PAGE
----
J. Hughey is here today to share her New Adult contemporary romance, Eruption: Yellowblown™ Book One, hot off the presses on September 13! She picked this release date because that’s the date the fictional eruption of the Yellowstone volcano begins in her book.
I’m in the middle of the perfect college semester, hundreds of miles from Mom, with an awesome roomie and my freshman crush finally becoming a sophomore reality—Hotness! I’m figuring out calculus, I’ve got both hands on the handlebars and the wind of freedom in my hair. What on earth could slow my roll?
How about if the Yellowstone volcano erupts for the first time in 630,000 years, spewing a continuous load of ash (crap) all over North America? Think that’ll put a kink in my bicycle chain?
Make that kinks, plural, because here’s a scientific fact I’ll bet you didn’t know. Nothing ruins the perfect semester like a super caldera. Now that I’ve made you smarter today, maybe you can tell me how to keep my life cruising in the right direction—no to Mom, yes to roomie, double yes to Hotness!—during a global disaster?
My lame name is Violet and, in the interest of full disclosure, I’m not hanging from the side of a cinder cone on the last page of this trauma, but there’s definitely more to come. Unless, of course, humans become extinct and then there’s not. Duh.
Eruption is book one in the Yellowblown™ Series.
Behind the scenes with the author:
Seems like a book about a volcanic eruption would be about dodging lava bombs, but this story takes a different path. What would happen in North America to the people who aren’t close enough to Yellowstone to be in immediate danger? Historically, Yellowstone eruptions are not small events. Make large portions of Idaho, Wyoming, and Montana uninhabitable, then add a continuous load of the ash—ash carried east by weather and the jet stream, and also up into the higher layers of the atmosphere, and it isn’t too hard to imagine national upheaval followed by global impacts. Figuring this much out was fairly straightforward, especially since J. Hughey has a geology degree.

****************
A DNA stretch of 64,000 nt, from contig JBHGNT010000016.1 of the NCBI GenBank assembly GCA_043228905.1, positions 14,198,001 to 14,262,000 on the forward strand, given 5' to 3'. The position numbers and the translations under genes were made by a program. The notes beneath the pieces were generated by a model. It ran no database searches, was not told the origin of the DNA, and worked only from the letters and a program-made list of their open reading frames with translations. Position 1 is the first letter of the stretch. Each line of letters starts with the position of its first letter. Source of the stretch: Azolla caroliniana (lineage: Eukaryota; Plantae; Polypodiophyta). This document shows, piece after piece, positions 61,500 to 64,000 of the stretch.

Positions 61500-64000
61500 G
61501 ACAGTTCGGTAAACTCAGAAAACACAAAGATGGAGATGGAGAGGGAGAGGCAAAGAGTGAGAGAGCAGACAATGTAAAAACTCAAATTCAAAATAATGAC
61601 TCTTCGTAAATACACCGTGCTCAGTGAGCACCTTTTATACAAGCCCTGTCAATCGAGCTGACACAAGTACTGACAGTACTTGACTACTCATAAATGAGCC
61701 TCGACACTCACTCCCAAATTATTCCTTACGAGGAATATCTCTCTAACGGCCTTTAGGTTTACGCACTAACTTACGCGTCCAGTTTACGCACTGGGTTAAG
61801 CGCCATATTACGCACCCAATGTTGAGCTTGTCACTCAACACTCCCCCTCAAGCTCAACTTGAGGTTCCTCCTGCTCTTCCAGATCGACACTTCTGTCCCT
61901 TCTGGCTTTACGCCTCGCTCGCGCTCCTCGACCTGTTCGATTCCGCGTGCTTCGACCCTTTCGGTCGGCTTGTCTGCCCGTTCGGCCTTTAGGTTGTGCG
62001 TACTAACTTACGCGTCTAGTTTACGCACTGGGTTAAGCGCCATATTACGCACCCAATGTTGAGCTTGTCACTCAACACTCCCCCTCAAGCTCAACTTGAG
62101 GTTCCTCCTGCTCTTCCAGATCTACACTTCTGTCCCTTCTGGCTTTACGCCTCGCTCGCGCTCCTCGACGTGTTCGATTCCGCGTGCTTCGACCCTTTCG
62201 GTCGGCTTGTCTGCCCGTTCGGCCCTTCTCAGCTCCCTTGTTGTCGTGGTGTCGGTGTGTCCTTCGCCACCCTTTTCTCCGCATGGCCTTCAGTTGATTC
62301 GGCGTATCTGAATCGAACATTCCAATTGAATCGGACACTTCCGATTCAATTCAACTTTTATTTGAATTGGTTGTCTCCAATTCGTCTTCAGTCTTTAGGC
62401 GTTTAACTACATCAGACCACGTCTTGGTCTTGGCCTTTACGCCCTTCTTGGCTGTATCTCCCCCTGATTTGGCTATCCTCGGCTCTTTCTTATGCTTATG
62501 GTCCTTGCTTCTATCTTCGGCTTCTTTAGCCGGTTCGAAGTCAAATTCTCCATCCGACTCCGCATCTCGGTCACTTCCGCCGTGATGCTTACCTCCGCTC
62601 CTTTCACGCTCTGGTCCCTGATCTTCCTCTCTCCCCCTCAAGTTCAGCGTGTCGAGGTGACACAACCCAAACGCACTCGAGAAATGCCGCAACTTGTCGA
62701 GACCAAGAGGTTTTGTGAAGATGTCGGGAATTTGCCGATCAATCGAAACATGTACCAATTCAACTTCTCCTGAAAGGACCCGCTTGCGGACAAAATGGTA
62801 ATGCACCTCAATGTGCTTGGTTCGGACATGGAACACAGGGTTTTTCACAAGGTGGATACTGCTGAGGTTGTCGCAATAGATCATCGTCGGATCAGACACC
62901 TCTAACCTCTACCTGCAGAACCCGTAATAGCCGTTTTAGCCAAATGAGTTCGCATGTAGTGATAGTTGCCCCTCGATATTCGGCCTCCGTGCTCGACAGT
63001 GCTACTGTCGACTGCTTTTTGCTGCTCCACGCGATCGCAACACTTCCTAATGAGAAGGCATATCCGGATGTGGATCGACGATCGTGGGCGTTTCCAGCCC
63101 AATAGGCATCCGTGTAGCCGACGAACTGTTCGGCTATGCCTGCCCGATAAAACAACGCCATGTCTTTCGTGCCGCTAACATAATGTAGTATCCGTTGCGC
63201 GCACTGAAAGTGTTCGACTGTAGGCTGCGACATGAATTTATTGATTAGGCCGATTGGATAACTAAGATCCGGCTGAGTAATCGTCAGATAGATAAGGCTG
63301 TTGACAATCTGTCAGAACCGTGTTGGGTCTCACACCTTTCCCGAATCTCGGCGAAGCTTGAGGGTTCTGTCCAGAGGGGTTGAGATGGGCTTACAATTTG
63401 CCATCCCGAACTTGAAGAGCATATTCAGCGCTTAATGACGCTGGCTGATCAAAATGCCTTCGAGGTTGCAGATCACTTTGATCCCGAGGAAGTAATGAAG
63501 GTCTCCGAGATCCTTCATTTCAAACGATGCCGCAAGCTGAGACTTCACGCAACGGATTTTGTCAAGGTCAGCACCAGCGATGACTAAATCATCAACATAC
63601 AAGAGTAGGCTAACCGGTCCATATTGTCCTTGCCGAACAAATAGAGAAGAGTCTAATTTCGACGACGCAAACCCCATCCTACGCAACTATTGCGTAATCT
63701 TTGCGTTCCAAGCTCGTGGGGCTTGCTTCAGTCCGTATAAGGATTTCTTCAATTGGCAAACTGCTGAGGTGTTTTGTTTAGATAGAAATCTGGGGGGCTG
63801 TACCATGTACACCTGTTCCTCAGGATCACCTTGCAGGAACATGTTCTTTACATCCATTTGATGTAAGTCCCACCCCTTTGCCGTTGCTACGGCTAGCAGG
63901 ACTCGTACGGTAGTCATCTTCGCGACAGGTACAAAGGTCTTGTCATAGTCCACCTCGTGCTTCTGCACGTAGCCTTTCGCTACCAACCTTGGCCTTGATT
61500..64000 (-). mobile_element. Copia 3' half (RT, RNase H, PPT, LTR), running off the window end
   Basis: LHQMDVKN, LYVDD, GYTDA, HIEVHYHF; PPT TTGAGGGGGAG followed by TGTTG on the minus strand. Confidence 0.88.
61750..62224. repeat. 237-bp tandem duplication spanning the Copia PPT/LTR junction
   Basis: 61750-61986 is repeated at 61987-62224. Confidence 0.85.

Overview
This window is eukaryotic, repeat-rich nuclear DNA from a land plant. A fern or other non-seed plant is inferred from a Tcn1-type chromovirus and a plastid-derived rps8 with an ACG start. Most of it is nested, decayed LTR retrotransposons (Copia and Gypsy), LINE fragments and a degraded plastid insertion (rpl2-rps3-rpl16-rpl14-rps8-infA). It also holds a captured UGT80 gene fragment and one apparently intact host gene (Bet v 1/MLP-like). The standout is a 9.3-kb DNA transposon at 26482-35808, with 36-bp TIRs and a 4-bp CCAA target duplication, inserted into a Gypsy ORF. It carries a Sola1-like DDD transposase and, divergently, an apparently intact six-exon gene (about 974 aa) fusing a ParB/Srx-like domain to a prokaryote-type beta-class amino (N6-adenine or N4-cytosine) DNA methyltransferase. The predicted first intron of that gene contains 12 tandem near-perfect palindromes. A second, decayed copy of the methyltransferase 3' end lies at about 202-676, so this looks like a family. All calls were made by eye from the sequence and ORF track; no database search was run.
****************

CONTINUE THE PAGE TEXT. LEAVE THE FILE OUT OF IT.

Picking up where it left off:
The hardest research challenges were in determining the impacts of the ash and creating a realistic timeline of how quickly these impacts would be felt.
The impacts weren’t what she expected. For example, she thought the ash would cause power grid problems because of its physical presence on lines and at power stations. That would happen, to some extent. The biggest power problem—the information that made her say wow!—is that a significant percentage of coal and other fossil fuels used in power production come out of Wyoming. If you haven’t looked at a map recently, Yellowstone lies at the northwest corner of that state. The parts not leveled by the eruption of the super caldera would probably be uninhabitable, or at the least, very difficult to work in with mechanical equipment because of continuous or intermittent heavy showers of ash, depending on weather patterns.
A domino effect widens the impact of power problems, including fuel supply (many natural gas compression stations depend on electricity, not to mention the gas stations we depend on for our cars), food storage and delivery, water systems, heating and cooling. These problems would be temporary, but probably represent months of difficulty for much of the U.S. population.
So, power outages are just one of the challenges the characters in Eruption have to face when Yellowstone becomes Yellowblown™. Though they live well east of the volcano, but the ash just keeps coming, and so will the books in this series.
EXCERPT (first day of class, before the eruption starts)